It looks like you're using an Ad Blocker.
Please white-list or disable AboveTopSecret.com in your ad-blocking tool.
Some features of ATS will be disabled while you continue to use an ad-blocker.
(visit the link for the full news article)
The enigmatic amphibian, dubbed Barbourula kalimantanensis, apparently gets all the oxygen it needs through its skin...
"At first I did not believe that the frogs had no lungs, but then, we just kept on seeing the evidence pile up. I was flabbergasted," Bickford said...
The loss of lungs has been known to occur two other times in all the creatures with backbones that have waddled onto land across geologic time...
Scientists first saw one of these frogs 30 years ago, but due to their rarity, just one other specimen had been collected since then and neither had been dissected.
"No one thought to open them up — there was no real reason to believe that they could be lungless," said researcher David Bickford, an evolutionary biologist at the National University of Singapore. "Because these specimens were so rare, they had never been dissected. If you have just one specimen in your museum, you don't want to rip it open!"
"I was just going to be happy if we simply rediscovered the frogs," Bickford said. "It had been 30 years of intermittent searching for this frog until we could put together a multinational team and get to the last remaining areas where it could realistically be found."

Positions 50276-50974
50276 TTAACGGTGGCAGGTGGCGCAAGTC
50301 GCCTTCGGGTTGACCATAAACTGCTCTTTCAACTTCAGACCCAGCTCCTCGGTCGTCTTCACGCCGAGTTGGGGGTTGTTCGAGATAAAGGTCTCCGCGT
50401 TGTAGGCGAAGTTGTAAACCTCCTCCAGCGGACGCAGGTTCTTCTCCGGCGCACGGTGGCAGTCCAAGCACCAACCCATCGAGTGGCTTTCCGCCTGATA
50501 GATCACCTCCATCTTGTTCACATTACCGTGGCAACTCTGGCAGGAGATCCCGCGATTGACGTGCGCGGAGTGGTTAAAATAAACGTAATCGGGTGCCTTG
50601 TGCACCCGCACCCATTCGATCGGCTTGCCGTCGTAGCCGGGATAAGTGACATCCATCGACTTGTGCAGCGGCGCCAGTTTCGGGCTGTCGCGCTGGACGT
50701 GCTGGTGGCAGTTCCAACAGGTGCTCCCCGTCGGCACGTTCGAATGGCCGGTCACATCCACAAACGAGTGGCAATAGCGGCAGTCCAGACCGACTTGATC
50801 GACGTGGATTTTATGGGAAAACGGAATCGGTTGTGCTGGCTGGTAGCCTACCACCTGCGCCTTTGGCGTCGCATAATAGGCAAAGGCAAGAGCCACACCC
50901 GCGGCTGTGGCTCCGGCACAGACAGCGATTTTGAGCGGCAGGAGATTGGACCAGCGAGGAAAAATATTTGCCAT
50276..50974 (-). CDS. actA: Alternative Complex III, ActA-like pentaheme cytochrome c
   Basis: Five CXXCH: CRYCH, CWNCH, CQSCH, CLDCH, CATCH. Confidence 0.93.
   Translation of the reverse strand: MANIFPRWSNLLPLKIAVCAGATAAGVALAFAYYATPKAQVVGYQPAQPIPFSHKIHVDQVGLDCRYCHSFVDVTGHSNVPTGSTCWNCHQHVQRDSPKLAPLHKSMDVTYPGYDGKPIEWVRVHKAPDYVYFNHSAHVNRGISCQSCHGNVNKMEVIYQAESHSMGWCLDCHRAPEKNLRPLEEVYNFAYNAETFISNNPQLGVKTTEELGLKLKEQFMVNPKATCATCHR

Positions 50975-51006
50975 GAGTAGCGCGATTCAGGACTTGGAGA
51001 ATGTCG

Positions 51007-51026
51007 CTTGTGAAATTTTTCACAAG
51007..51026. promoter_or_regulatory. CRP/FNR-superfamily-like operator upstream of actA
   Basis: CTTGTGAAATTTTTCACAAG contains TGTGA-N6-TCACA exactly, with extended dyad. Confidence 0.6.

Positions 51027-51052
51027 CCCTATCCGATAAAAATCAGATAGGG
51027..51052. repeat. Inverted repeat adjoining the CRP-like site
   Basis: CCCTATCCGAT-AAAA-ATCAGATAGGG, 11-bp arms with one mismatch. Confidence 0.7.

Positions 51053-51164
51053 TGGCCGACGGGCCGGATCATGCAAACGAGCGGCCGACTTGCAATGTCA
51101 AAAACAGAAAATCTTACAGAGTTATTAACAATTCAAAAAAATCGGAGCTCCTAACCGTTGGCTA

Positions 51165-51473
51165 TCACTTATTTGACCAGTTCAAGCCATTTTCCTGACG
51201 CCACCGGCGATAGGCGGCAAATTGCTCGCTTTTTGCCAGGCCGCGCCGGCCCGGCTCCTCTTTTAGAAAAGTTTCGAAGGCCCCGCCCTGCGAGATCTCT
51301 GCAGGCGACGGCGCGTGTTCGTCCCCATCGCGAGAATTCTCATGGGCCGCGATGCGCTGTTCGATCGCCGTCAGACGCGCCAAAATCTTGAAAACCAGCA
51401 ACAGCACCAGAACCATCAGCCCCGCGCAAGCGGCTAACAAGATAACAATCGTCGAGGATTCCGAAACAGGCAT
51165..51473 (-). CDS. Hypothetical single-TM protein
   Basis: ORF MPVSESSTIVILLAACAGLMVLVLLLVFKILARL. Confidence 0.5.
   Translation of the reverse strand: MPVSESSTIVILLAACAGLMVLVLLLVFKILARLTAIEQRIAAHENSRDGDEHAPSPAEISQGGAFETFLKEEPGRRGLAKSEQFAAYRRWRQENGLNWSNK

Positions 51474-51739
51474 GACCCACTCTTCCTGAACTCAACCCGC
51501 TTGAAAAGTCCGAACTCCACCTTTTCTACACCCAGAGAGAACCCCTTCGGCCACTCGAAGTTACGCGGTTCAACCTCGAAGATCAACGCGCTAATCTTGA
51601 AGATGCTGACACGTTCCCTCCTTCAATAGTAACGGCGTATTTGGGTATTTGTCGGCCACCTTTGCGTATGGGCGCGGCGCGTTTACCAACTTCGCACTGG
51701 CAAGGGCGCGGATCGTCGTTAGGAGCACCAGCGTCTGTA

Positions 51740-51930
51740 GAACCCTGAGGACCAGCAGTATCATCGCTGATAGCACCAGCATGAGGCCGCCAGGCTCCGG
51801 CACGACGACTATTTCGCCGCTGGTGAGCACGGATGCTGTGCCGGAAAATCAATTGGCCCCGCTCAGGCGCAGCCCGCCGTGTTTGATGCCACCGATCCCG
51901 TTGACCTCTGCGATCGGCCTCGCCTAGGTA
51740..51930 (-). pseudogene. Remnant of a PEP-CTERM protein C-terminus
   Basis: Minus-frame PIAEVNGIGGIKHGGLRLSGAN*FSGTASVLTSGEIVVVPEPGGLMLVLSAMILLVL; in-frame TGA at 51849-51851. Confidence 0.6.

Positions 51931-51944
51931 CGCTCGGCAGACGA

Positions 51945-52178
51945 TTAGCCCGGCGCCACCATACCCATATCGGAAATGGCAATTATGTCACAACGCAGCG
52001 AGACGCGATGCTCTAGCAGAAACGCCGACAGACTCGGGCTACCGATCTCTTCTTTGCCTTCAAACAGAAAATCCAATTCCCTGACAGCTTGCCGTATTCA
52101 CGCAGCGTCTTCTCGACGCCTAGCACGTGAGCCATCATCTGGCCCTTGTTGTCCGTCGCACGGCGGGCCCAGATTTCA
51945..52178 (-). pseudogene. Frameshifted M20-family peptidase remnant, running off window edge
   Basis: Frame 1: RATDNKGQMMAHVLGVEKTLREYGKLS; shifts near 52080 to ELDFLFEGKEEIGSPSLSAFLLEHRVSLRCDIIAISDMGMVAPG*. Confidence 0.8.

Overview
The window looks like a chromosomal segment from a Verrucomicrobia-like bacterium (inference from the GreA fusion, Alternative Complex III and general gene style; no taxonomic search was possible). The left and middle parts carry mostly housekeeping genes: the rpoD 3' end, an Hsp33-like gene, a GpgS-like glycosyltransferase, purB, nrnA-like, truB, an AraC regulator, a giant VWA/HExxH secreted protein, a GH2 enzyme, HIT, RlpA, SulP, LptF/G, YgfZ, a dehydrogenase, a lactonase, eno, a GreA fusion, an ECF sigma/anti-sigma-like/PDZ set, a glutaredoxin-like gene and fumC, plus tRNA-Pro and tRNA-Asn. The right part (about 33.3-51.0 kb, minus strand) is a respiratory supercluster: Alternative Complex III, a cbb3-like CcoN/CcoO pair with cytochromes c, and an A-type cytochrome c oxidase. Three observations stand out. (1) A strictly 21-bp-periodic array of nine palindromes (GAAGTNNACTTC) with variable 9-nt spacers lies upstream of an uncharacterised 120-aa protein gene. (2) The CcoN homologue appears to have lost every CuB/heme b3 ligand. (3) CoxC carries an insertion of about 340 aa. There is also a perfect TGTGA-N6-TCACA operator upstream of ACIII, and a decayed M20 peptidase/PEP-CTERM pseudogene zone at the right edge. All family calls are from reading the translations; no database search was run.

"Having the undeniable privilege of going out to these remote sites, seeing some of the last and greatest treasures that exist in the wild, and then getting to study them — well, every day I feel lucky."
"There are so many difficulties in field work, and yet it remains my biggest joy," Bickford added. "Having the undeniable privilege of going out to these remote sites, seeing some of the last and greatest treasures that exist in the wild, and then getting to study them — well, every day I feel lucky."
As the researchers were doing initial dissections of the frogs as they caught them in the field, they were surprised to discover these amphibians lacked lungs.
"At first I did not believe that the frogs had no lungs, but then, we just kept on seeing the evidence pile up. I was flabbergasted," Bickford said.
The physiology of frogs is generally like that of other amphibians (and differs from other terrestrial vertebrates) because oxygen can pass through their highly permeable skin. This unique feature allows frogs to "breathe" largely through their skin. Because the oxygen is dissolved in an aqueous film on the skin and passes from there to the blood, the skin must remain moist at all times; this makes frogs susceptible to many toxins in the environment, some of which can similarly dissolve in the layer of water and be passed into their bloodstream. This may be cause of the decline in frog populations.